Masks must be worn in public because they decrease the chance of infection. Cloth masks are as good as paper masks and have the advantage that they can be washed and re-used. The reason why ordinary masks help is because a majority of the corona virus infection is passed on through saliva or mucus ‘droplets’ released while coughing, sneezing or even talking. And ordinary masks will cut such transmission down, but these masks must cover the mouth and the nose.
However, in hospital settings where Covid-19 patients are being treated, the virus is ‘aerosolized’ so more effective closely fitting masks are needed. The tightly fitting, 99 percent filtering masks to be used by healthcare workers taking care of Covid-19 patients are ineffective in the presence of facial hair that prevents a proper seal.
The social distancing of six feet is based on the fact that most of the droplets released during coughing or sneezing will drop to the ground in about three feet. So six feet is a safe distance. Unfortunately, social distancing is the most difficult thing to enforce.
The next point is about testing. Most ordinary people are afraid of being tested for fear of being carted off to some isolation centre. Evidently testing vans have been going around but with little response from the people.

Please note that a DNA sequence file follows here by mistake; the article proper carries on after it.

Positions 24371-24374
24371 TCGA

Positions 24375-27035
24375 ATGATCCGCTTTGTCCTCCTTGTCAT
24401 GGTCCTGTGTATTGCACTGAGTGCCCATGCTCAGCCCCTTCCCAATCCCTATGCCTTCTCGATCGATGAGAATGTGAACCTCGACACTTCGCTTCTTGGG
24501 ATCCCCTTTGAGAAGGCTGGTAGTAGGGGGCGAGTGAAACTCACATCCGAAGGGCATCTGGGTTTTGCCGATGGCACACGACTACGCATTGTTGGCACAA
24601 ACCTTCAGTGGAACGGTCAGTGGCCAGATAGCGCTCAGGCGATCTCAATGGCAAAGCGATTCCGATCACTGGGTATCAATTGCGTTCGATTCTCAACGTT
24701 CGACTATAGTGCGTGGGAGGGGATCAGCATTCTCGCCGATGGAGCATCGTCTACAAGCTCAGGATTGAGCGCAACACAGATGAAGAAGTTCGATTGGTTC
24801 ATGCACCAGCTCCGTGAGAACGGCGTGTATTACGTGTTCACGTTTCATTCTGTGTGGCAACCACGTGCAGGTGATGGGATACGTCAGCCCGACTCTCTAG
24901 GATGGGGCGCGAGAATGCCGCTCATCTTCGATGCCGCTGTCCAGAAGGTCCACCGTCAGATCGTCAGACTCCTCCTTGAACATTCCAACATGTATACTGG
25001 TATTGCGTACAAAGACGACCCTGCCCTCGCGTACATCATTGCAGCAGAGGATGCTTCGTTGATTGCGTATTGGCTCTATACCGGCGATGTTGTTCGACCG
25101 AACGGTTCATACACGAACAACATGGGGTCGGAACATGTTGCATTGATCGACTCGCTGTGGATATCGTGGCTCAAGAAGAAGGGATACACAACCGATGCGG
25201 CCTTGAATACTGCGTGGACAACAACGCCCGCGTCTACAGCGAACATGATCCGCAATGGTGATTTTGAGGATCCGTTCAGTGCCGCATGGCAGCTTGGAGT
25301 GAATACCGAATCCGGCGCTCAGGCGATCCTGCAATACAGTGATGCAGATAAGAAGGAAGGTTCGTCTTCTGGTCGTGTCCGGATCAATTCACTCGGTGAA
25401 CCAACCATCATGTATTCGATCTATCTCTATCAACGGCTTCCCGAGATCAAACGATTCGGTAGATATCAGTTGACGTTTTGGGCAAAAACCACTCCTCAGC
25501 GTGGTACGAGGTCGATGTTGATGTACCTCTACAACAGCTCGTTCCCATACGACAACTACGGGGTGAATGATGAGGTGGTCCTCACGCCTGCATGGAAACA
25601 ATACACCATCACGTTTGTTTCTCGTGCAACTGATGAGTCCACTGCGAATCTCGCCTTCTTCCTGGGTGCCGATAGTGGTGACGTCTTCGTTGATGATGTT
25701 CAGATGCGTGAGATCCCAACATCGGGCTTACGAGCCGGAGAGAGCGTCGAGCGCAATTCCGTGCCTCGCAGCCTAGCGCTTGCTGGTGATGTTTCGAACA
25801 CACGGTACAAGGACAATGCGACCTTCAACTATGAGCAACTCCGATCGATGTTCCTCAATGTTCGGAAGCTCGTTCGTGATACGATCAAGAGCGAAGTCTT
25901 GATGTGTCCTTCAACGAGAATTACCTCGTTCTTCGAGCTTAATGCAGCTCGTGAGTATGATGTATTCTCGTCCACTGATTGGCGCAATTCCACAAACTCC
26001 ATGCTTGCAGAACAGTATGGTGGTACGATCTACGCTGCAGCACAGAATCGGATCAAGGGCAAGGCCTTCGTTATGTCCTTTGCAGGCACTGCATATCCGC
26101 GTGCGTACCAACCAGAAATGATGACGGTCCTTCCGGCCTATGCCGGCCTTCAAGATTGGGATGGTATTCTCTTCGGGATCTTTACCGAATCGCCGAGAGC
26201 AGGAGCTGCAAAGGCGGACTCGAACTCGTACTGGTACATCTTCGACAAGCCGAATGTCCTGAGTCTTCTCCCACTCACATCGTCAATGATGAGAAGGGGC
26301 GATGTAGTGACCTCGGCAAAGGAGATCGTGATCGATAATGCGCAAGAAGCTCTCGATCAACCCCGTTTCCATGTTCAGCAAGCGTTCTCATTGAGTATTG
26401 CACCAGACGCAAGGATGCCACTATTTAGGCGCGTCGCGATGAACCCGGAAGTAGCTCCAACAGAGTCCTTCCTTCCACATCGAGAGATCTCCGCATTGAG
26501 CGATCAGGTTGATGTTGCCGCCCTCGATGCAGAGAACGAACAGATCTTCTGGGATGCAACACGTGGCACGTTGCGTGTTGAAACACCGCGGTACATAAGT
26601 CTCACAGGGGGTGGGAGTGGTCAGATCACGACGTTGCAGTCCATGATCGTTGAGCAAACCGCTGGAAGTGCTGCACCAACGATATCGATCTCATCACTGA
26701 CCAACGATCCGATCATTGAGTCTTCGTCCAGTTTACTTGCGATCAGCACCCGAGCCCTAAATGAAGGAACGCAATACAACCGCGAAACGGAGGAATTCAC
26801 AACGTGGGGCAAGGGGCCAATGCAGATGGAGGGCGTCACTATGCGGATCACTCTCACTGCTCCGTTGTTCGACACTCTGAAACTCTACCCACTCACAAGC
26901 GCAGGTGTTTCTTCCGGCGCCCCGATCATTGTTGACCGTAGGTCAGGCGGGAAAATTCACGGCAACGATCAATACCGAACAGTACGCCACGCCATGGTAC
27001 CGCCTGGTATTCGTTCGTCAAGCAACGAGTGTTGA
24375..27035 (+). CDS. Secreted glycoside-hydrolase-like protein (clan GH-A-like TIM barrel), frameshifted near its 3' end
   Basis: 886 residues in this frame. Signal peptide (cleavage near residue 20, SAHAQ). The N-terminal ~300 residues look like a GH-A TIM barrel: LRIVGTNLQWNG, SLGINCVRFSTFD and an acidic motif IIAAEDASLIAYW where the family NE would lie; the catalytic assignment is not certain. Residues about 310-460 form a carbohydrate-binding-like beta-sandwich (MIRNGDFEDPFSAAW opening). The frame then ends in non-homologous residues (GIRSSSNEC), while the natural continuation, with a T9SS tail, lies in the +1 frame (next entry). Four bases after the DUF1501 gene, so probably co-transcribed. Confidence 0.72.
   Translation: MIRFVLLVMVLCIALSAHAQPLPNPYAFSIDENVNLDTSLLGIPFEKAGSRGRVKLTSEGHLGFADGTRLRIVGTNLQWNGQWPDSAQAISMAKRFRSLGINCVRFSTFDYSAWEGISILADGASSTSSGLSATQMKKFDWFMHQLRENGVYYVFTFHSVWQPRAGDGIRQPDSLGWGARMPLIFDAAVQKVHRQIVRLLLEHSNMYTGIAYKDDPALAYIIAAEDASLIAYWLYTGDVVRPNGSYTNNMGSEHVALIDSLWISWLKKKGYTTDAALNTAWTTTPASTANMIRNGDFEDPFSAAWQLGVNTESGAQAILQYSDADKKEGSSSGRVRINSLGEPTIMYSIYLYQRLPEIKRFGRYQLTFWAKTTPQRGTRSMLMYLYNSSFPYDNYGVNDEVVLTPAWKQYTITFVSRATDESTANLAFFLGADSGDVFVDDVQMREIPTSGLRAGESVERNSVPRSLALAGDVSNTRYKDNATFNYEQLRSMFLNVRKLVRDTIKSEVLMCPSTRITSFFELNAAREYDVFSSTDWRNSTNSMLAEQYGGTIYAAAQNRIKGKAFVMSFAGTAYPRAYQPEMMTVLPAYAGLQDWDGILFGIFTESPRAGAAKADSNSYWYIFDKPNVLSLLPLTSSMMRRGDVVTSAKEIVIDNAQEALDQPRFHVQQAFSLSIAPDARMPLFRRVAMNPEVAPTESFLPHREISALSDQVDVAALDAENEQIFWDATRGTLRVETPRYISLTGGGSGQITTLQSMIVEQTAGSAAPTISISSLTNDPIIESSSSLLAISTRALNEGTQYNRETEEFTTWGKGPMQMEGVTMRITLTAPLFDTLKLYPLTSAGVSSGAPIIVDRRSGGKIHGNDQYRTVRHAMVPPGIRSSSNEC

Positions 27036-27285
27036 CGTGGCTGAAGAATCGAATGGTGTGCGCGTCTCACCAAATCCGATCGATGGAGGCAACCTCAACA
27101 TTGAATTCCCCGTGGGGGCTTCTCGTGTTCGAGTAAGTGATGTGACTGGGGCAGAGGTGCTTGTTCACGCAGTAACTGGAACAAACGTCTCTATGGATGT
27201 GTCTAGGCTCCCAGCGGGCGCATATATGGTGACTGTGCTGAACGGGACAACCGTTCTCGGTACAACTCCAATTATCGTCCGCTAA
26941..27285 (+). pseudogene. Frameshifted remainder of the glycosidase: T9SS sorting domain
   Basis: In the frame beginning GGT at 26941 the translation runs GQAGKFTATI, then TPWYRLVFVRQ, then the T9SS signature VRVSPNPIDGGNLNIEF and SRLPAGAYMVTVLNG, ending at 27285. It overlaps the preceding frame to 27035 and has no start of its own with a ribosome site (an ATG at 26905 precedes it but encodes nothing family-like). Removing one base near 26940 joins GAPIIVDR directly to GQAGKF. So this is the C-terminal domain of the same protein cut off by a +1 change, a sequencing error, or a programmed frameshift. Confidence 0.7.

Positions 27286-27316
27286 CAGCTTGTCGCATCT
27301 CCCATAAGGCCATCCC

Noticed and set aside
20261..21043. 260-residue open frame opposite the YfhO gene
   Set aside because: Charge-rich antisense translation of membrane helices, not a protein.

What is clearly needed is better public relations about the isolation centres. Clean and air-conditioned accommodation, clean clothes, free food, proper medical care and perhaps even a daily stipend of a thousand rupees might make more people volunteer for getting tested. Testing should be for active disease as well as antibodies.
Then there is the question of checking people entering shopping malls or department stores. A few weeks ago as I entered a local department store to buy groceries, a young lady in full battle regalia checked my temperature with a temperature gun and a young man next to her gave me spritz of a hand sanitizer.
Fortunately, my temperature was normal. But I do wonder what happens if a customer does have a fever. Perhaps those wandering testing vans should be placed near such temperature check points for immediate testing.
Finally, keep wearing masks in public;maintainingsome social distancing and frequent checking are the most important ways to loosen the grip of Covid-19 on Pakistan. And yes, keep washing those hands.
The writer has served as Professor and Chairman at the Department of Cardiac Surgery, King Edward Medical University